From domestic worker to master's graduand

06 June 2011

Thabisa XhalisaTurning the corner: Thabisa Xhalisa graduates with her master's this week, having arrived in Cape Town with R50 in her pocket - and few prospects - some nine years ago.

The saying 'education is the key to success' best suits Thabisa Xhalisa's case.

Graduating from domestic worker at the age of 15 to cleaner, to translator and, finally, to becoming a lecturer, Xhalisa has beaten all the odds in her life. This week she graduates with her master's in education.

But her journey has not been a walk in the park.

Having to raise two kids and look after her niece and a cousin following the death of her mother, Xhalisa could well have joined thousands of township youngsters trapped by poverty and circumstances.

"I grew up in poverty and I was tired of it," she recalls. "I did well at school, but had no hope of studying further. At some point I thought I was meant to live in poverty."

Becoming a restaurant waitress was what many young women in her community aspired to after matriculating.

"I did not want that."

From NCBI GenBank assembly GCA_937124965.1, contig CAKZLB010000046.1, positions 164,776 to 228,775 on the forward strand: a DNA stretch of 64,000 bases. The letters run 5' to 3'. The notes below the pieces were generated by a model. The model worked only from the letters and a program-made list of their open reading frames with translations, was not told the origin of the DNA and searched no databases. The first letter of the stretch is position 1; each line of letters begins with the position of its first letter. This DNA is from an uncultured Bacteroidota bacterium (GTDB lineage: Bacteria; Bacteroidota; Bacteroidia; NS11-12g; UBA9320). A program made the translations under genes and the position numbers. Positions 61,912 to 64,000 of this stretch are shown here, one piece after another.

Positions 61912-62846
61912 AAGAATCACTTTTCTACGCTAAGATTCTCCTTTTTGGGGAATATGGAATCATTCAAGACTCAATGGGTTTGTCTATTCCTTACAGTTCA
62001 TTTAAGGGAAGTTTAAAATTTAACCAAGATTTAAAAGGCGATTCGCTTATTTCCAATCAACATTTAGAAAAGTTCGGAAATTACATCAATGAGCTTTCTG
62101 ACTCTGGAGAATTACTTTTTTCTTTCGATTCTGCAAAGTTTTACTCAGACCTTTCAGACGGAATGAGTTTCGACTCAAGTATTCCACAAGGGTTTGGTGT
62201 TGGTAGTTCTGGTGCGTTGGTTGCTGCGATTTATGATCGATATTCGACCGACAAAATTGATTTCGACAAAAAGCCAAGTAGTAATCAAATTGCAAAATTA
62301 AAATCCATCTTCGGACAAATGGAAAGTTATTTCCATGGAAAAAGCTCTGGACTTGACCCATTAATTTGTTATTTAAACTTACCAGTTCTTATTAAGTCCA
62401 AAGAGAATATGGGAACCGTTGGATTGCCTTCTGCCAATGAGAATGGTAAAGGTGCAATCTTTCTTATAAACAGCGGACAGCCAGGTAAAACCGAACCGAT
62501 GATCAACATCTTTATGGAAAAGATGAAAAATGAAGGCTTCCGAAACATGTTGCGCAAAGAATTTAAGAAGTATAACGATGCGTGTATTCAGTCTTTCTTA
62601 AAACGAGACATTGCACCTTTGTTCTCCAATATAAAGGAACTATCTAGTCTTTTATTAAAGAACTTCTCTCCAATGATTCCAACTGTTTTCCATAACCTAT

With only R50 in her pocket, two skirts and two T-shirts in her bag, Xhalisa then left her home town of Knysna in 2002 en route to Cape Town to investigate tertiary education. At first, UCT turned down her application to study medicine as her marks were not good enough. But when she could not afford the R1 000 registration fee at another university, Xhalisa returned to UCT to try again. Advisors at the university suggested she study humanities. But she lacked even the R300 acceptance fee. However, after securing a loan bursary, the R300 acceptance fee was incorporated into her fee account.

"That was the difference between UCT and other universities. Their system is accommodative to even those who have absolutely nothing"

Since then Xhalisa has made UCT her home, obtaining her BA in media studies in 2005, her honours in African languages in 2007, and her master's this year. She intends to do her doctorate, and make a documentary about her mother.

"My life is a replication of hers, but my future is better because I have education."

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Monday Monthly

Volume 30 Edition 09

06 Jun 2011

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